Wilson Must Go, a response to the refugee crisis, seems to signal a shift towards a more political sphere.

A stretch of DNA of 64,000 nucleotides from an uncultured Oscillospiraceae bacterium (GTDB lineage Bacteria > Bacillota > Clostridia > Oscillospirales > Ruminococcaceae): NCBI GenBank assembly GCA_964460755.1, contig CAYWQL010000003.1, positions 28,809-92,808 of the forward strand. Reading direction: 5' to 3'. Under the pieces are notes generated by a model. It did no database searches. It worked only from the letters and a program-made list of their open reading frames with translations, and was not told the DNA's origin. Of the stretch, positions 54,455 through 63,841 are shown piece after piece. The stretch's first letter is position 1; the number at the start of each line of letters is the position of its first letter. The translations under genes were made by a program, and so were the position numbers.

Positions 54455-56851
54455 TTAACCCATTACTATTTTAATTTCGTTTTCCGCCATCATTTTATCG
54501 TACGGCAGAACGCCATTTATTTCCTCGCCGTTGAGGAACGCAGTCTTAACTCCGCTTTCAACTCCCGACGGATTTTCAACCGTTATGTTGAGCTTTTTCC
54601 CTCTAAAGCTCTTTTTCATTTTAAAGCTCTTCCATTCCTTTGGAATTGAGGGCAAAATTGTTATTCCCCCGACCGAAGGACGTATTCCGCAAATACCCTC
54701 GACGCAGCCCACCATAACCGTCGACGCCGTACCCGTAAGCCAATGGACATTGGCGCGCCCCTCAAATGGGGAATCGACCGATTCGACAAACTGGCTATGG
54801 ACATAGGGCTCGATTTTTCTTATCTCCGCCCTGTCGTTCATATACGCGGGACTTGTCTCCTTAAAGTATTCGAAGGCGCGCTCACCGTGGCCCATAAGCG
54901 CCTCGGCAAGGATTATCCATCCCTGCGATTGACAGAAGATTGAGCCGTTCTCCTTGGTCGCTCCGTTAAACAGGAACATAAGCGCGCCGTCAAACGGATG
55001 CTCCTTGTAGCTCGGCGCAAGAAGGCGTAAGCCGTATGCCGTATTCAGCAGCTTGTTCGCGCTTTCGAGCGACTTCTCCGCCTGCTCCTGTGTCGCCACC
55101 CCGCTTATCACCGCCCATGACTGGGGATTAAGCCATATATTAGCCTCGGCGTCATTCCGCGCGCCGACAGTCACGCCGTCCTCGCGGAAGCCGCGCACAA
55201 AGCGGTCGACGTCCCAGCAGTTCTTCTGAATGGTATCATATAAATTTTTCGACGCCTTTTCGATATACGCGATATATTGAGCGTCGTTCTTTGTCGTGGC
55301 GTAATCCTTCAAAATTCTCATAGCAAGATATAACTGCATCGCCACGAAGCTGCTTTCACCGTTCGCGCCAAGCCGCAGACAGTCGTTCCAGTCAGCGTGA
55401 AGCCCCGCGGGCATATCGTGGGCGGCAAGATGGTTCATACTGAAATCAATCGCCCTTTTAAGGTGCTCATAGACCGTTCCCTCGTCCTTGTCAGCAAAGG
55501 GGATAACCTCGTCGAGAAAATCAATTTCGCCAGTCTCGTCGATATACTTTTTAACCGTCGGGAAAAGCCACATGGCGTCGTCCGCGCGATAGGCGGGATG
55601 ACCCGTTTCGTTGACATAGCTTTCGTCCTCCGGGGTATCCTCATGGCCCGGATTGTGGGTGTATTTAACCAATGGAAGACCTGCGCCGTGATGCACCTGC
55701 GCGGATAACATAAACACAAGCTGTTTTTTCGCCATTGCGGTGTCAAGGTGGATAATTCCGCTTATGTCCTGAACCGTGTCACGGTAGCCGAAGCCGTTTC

But Simon Maidment, senior curator of contemporary art at the NGV, says that Breitz has always been politically motivated. “It runs through all her work, and her life,” he says. “She refers often to an awareness of privilege that comes with being a white South African, while at the same time using the opportunities she has to make other more marginal voices heard. It is present within not just her art, but also in the social activism she has undertaken.” This motivation is evident in Breitz’s social media presence. Her public Facebook, and more recently Instagram, posts are full of political and cultural commentary. On 12 December 2017, Breitz published a post titled “Why I’m Sabotaging My Own Work” to explain her decision to change the title of Love Story to Wilson Must Go. “While I am grateful for the immense support I have received from the NGV, it would be morally remiss, in light of the above knowledge [of Wilson Security’s role in offshore detention centres], for me to remain silent in the context of the current conversation that is taking place around the Australian government’s ongoing and systematic abuse of refugees,” she wrote. Looking back on her career, Breitz has always broached complex and challenging topics in her work. Gender, identity, feminism, race and class are just some of the things she addresses, sometimes aided by the use of star power. Wilson Must Go, for example, stars Alec Baldwin and Julianne Moore. “Alec, people will listen to you, you’re famous,” Baldwin reflexively says to himself at one point in Wilson Must Go. The screen then cuts to the equally famous Julianne Moore.